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The Happy Hens of Europe

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The Happy Hens of Europe

By Patrick Battuello, In Behalf of Animals
August 2012

And giant corporations are savvy enough to understand how to appease concerned consumers with phrases like enriched, cage-free, and free-range while remaining immensely profitable.

In 1999, the European Union (EU) famously announced a ban on battery cages…effective January 2012. If not for the almost unrivaled animal cruelty involved in egg production, the 13-year phase-out would be worthy of an SNL skit. But even given this absurd period of time, 13 nations were not in compliance at the beginning of this year. As an EU Council “Directive,” implementation and enforcement fall exclusively to each of the 27 member nations, not through any EU agency. So what happens when some, almost half in this case, blatantly flout the “law”? Who, besides animal rights organizations, is watching? But more importantly, is the ban a cause for celebration?

hen, laying hen, battery cage, enriched 

While EU Council Directive 1999/74/EC will ostensibly eliminate one of the most poignant symbols of ruthless farming, it still allows for concentrated production in the form of “enriched” cages, an obscene euphemism from modern agribusiness. The enrichment comes from marginally more space per hen (maybe a piece of paper and a half), a perch, a nest box, and a litter area for scratching (the last three shared by multiple hens). But the privations remain: wire mesh floors resulting in deformities, extreme confinement with no fresh air or warm sunshine, a frustrating denial of natural instincts like dust-bathing, stress-induced aggression, etc.. Does this represent praiseworthy progress?

There are, welfare advocates cheerfully report, some countries already moving away from the enriched cages and toward the twin holy grails of the humane movement: cage-free and free-range. But here again, a keen if not cynical eye must be cast. What most of the public does not know, by design I’m sure, is that there are no clear and consistent definitions of these oft-used terms. Thousands of distressed hens crammed into a cacophonous, chaotic barn technically translates to cage-free, while limited access to an unstimulating, drab landscape would qualify as free-range. Even in the best facilities, male chicks are generally destroyed at birth and the spent hens, no longer able to churn out the goods, are sent to slaughter between 12 and 18 months.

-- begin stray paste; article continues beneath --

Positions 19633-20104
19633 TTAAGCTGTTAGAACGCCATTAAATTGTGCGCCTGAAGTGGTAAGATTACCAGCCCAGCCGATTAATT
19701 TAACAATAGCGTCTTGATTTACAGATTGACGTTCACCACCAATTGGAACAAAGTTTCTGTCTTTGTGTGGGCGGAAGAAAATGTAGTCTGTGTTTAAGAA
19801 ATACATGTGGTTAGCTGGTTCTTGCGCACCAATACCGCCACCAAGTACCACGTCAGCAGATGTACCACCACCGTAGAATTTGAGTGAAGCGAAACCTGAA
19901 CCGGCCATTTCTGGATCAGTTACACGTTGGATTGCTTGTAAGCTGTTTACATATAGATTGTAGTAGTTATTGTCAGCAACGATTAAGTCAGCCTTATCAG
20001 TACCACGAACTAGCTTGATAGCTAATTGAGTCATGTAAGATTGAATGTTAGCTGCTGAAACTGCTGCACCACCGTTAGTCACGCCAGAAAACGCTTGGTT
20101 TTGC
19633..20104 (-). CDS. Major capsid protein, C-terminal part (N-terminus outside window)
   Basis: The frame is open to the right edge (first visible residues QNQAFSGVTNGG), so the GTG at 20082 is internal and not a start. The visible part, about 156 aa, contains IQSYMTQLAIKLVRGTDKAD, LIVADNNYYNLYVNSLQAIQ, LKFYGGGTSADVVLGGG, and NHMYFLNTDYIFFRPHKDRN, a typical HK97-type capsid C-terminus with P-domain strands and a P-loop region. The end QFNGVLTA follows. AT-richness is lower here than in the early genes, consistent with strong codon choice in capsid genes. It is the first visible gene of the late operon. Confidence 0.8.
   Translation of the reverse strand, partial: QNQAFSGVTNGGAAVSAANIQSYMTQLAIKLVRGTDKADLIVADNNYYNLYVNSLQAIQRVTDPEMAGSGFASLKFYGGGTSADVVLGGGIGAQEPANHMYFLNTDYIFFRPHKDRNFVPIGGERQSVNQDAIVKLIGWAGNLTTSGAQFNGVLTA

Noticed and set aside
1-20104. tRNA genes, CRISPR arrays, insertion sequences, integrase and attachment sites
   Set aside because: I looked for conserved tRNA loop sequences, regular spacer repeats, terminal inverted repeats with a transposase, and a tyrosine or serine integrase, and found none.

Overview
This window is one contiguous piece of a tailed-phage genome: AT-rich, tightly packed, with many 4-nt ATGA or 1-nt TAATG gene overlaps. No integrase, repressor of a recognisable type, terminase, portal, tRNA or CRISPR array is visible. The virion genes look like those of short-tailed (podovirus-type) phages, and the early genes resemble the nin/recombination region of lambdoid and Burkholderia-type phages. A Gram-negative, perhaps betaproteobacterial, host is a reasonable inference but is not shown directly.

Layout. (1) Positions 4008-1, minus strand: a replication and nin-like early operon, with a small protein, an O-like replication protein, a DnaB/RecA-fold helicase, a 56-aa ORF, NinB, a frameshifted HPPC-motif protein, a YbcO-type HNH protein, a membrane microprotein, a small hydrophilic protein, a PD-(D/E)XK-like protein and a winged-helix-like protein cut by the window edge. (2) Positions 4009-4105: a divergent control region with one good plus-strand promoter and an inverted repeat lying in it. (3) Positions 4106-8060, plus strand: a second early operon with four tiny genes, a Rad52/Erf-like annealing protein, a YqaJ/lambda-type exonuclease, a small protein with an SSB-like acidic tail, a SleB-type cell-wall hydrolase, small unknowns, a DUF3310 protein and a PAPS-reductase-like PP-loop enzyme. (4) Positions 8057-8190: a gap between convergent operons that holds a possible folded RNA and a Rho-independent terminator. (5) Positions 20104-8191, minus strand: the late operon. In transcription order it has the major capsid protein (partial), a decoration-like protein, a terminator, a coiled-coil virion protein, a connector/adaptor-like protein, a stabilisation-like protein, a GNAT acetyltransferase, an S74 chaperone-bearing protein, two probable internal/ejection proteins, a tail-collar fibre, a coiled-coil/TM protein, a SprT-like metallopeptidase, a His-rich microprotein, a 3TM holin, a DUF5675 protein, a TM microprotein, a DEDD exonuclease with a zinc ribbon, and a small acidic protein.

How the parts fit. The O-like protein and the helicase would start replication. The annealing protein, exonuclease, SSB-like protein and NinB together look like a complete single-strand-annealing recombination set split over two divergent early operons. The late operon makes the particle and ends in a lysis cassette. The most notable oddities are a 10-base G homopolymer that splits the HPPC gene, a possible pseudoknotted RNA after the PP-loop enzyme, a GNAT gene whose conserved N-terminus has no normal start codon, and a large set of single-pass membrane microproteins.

hen, laying hen, battery cage, enriched  hen, laying hen, battery cage, enriched

Debating the relative merits of various systems, however, ignores the larger, greater question of whether or not more humane legislation, well-intentioned though it may be, is in the long-term best interests of farm animals. It is at least possible and perhaps, as strict abolitionists will argue, probable that egg consumption is correlated with supposed welfare improvements. An increasingly aware public, educated by a generation of camera-wielding activists, enjoys a guilt-relief when no less than the venerable Peter Singer heralds Europe’s “ethical eggs.” And giant corporations are savvy enough to understand how to appease concerned consumers with phrases like enriched, cage-free, and free-range while remaining immensely profitable. Indeed, the two are logically linked.

To the businesses charged with meeting demand, compassion is not part of the equation; the animals, truth be told, are simple widgets. But herein lies the conflict. We know with certitude that the animal mind is far more complex, more intelligent (including the supposedly dumb bird) than mankind ever thought possible; we are light years from the dawn of livestock. And more to the point, the very existence of humane legislation (Animal Welfare Act, Humane Slaughter Act, this ban) formally acknowledges that the animals we use can (and do) suffer. So, the government offers toothless remedies to soothe the collective conscience, and life on the farm continues, in practical terms, as was.

Just as it was morally unjustifiable for some men to force other men to pick their cotton, so too is the coerced harvesting of a hen’s reproductive vessel, all because some archaic recipe calls for three eggs. And when one wades through the illusory rhetoric (“benevolent slaveholder,” enriched cages, the natural order of things) a basic and timeless truth emerges: Exploitation of a fellow sentient being, which necessarily involves suffering of some sort, is inherently wrong, no matter the being, no matter the means.